Q: 9. Does not God then do injustice to man, by requiring from him in his law, that which he cannot perform?
A: Not at all, for God made man capable of performing it; but man, by the instigation of the devil, and his own willful disobedience, deprived himself and all his posterity of those divine gifts.
Q: 10. Will God suffer such disobedience and rebellion to go unpunished?
A: By no means, but is terribly displeased with our original as well as actual sins; and will punish them in his just judgment temporally and eternally, as he has declared, “Cursed is every one that continues not in all things, which are written in the book of the law, to do them.”
Q: 11. Is not God then also merciful?
A: God is indeed merciful, but also just; therefore his justice requires, that sin which is committed against the most high majesty of God, be also punished with extreme, that is, with everlasting punishment of body and soul.
It is tempting to believe that at the cross mercy triumphed over justice. We all stood condemned. God because he was such a nice God and did not want men to go to Hell, pulled a fast one and sent Jesus to earth so men could be let off the hook. And poof, mercy trumps judgment. Like a magic eraser, God takes away ours sins. But if that occurred, if God allowed the debt of sin to pass unpaid for, then God is not just. He is a trickster, who says sin is really, really bad, but I can just wipe it away without payment being made.
The Heidelberg Catechism Lord’s Day 4 gets at a problem that most of us do not consider. What about the justice of God? We often think on God’s grace shown to us at the cross. We know we are miserable, wretched sinners separated from God. We also know at the cross that Jesus dealt with our sins. We focus on the mercy of God. You can see that assumption woven into Question 11. Questions 9 and 10 focus on judgement and wrath and the loss of divine gifts. But we say, “Is not God then also merciful?” In other words, “Doesn’t God’s mercy do away with all that punishment and wrath?” Or we could say, “Doesn’t mercy triumph over justice?”
The Heidelberg’s answer is no. Mercy does not triumph over justice. God does not say, “Well mercy wins. Therefore now your sins are gone.” He does not magically remove our sins. As the next question states:
Q: 12. Since then, by the righteous judgment of God, we deserve temporal and eternal punishment, is there no way by which we may escape that punishment, and be again received into favor?
A: God will have his justice satisfied and therefore we must make this full satisfaction, either by ourselves, or by another.
God’s justice must be satisfied. At the cross, Jesus fully satisfied the demands of God’s justice. Why is it mercy? Because the Innocent stood in for the guilty. It is not mercy because God decided to make our sins magically disappear or decided to overlook how bad we were. They were really and truly paid for.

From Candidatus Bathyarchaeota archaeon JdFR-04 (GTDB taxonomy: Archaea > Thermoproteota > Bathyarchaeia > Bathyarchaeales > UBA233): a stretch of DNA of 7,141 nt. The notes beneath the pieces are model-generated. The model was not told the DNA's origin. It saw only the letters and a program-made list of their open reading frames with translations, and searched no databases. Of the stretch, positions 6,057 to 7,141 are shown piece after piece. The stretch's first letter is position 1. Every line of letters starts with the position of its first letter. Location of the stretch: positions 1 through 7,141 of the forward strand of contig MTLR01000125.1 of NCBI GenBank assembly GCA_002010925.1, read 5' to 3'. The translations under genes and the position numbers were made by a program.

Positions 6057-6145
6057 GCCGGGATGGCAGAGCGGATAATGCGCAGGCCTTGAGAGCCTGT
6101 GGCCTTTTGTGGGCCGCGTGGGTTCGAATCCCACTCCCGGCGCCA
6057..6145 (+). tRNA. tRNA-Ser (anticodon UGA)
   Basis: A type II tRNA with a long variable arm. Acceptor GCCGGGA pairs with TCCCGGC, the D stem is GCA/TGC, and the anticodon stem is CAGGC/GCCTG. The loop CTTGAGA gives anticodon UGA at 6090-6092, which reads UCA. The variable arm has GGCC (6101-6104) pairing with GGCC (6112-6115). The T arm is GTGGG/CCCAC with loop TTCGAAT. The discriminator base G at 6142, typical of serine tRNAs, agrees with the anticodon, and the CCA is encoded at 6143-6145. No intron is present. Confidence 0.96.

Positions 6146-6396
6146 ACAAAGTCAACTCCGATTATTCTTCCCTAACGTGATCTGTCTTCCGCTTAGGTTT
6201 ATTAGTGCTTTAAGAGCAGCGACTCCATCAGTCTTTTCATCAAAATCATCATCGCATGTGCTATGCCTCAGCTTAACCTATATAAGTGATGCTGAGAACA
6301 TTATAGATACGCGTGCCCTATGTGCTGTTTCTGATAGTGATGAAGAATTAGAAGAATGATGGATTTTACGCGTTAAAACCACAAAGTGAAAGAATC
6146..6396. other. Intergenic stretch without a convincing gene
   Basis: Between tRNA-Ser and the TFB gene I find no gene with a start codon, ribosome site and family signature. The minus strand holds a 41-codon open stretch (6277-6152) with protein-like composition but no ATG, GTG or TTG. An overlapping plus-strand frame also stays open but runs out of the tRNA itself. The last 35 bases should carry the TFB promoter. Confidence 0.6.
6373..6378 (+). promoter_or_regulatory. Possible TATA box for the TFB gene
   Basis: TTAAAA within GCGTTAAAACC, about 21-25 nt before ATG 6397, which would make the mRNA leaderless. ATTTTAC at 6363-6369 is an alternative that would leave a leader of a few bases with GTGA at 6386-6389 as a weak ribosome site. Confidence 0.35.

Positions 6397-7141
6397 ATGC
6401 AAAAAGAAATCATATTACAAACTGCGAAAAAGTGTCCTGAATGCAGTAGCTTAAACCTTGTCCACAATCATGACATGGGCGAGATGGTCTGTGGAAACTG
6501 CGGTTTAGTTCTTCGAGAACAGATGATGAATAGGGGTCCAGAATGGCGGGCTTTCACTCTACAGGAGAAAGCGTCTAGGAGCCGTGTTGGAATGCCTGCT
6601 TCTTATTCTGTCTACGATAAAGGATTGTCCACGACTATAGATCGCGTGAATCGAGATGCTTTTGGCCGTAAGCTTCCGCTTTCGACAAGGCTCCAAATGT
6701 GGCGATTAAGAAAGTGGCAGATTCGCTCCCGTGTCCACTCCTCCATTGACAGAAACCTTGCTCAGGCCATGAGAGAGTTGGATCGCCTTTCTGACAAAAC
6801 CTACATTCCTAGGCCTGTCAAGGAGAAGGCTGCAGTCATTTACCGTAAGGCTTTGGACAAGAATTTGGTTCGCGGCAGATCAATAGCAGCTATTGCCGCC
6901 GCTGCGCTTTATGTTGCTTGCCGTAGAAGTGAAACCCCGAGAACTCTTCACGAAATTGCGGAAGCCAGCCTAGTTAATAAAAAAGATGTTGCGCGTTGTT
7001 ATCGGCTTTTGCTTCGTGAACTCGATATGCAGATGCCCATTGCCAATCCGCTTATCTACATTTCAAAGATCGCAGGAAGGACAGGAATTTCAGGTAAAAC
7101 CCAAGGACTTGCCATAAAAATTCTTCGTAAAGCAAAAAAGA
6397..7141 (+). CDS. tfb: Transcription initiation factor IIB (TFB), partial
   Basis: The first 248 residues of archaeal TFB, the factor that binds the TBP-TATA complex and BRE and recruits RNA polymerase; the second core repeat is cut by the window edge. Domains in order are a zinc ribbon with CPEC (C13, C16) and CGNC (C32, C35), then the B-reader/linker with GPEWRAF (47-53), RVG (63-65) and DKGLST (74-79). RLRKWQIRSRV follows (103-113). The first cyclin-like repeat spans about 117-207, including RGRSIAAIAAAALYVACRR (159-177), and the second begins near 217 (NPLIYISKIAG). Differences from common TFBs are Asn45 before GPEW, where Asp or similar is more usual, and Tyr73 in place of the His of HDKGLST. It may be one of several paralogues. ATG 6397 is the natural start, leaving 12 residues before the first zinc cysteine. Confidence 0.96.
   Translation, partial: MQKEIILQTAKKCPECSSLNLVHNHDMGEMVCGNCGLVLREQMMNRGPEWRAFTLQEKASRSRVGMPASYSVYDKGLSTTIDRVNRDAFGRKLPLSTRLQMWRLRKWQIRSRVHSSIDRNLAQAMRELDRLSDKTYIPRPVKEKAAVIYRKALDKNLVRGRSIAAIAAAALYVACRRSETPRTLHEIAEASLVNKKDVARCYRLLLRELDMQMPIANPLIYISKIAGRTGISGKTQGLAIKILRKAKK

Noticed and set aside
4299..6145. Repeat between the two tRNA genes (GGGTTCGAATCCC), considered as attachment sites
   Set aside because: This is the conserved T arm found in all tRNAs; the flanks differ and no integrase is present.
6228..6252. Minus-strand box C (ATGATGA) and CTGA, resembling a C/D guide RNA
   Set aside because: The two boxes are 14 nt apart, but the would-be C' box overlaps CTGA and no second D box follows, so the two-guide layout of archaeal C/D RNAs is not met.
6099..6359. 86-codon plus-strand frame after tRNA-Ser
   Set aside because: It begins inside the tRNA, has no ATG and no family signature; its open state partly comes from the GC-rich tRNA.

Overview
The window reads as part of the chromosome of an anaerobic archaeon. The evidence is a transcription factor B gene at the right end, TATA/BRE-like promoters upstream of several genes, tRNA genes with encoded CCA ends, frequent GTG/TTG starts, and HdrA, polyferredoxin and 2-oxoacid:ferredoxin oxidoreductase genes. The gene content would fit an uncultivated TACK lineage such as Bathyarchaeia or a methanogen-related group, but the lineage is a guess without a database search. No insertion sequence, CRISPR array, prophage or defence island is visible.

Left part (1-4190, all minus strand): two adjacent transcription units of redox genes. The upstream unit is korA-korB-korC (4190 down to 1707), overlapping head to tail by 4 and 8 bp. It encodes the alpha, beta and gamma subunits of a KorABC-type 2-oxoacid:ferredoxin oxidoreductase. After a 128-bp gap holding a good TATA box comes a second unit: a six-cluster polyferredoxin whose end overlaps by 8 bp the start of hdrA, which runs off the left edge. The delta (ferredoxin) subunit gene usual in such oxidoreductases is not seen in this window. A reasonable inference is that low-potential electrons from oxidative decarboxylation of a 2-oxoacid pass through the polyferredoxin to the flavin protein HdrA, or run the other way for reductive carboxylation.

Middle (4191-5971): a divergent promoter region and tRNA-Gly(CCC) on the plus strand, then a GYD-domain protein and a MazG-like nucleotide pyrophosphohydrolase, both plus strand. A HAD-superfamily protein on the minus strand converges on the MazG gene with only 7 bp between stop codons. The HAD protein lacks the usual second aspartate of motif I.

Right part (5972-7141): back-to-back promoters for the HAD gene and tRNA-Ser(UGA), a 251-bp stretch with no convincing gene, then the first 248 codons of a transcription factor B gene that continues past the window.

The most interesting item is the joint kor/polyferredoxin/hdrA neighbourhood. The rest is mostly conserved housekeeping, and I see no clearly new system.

Why does this matter?
First, it matters for the character of God. This is part of Paul’s argument in Romans 3. How can a righteous God allow unrighteous men into his presence and not compromise his righteous? Here is Paul’s answer:
But now the righteousness of God has been manifested apart from the law, although the Law and the Prophets bear witness to it—the righteousness of God through faith in Jesus Christ for all who believe. For there is no distinction: for all have sinned and fall short of the glory of God, and are justified by his grace as a gift, through the redemption that is in Christ Jesus, whom God put forward as a propitiation by his blood, to be received by faith. This was to show God’s righteousness, because in his divine forbearance he had passed over former sins. It was to show his righteousness at the present time, so that he might be just and the justifier of the one who has faith in Jesus (Romans 3:21-26).
Paul says that God sent Jesus as a propitiation so God might be just (righteous) and the justifier, that is the one who makes men righteous. If God let sin slide with a wink, wink then he is unrighteous and wicked. His holiness demands that sin be paid for. Jesus did that. Therefore God is righteous and can make us righteous.
Second, it clarifies what happened to Christ at the cross. He did not die just as an example to us or to be a pipeline for God’s mercy. He did not just die to overcome death. He hung on the cross so our sins might be laid upon him. He took our sins. Behold, the Lamb of God who takes away the sins of the world. This is why we love Jesus. He did what we could not. He took God’s justice so we might be ushered back into God’s presence.
Finally, it matters for our understanding of our salvation. We can be confident that we are saved because our sins are actually paid for by Christ. They are not sitting out there, hidden away somewhere. They have been actually taken away, actually paid for. Imagine you owed a huge debt, millions of dollars. Someone comes to you and says, “I took care of that.” Oh you mean you paid it off. No. I just took care of it. Would that make you comfortable? Would you sleep easier knowing it was “taken care of” but not paid off? My guess is no. What you need to know is that the debt is gone never to be heard from again. That is what Christ did. Jesus our substitute took our sins upon himself and fully satisfied the justice of God. All of our sins are taken away in Christ.
We think often about the mercy of God and the kindness shown to us at the cross. But the justice of God is just as important. If God is not just then our salvation unravels. How can we trust a God who does not righteously deal with sin? How can we trust that we are truly saved if our sins have not been paid for? The cross is not a place where mercy and justice fought and mercy won. At the cross God showed us mercy by sending his Son to fully to satisfy his justice. Mercy shown. Justice satisfied. Salvation accomplished.
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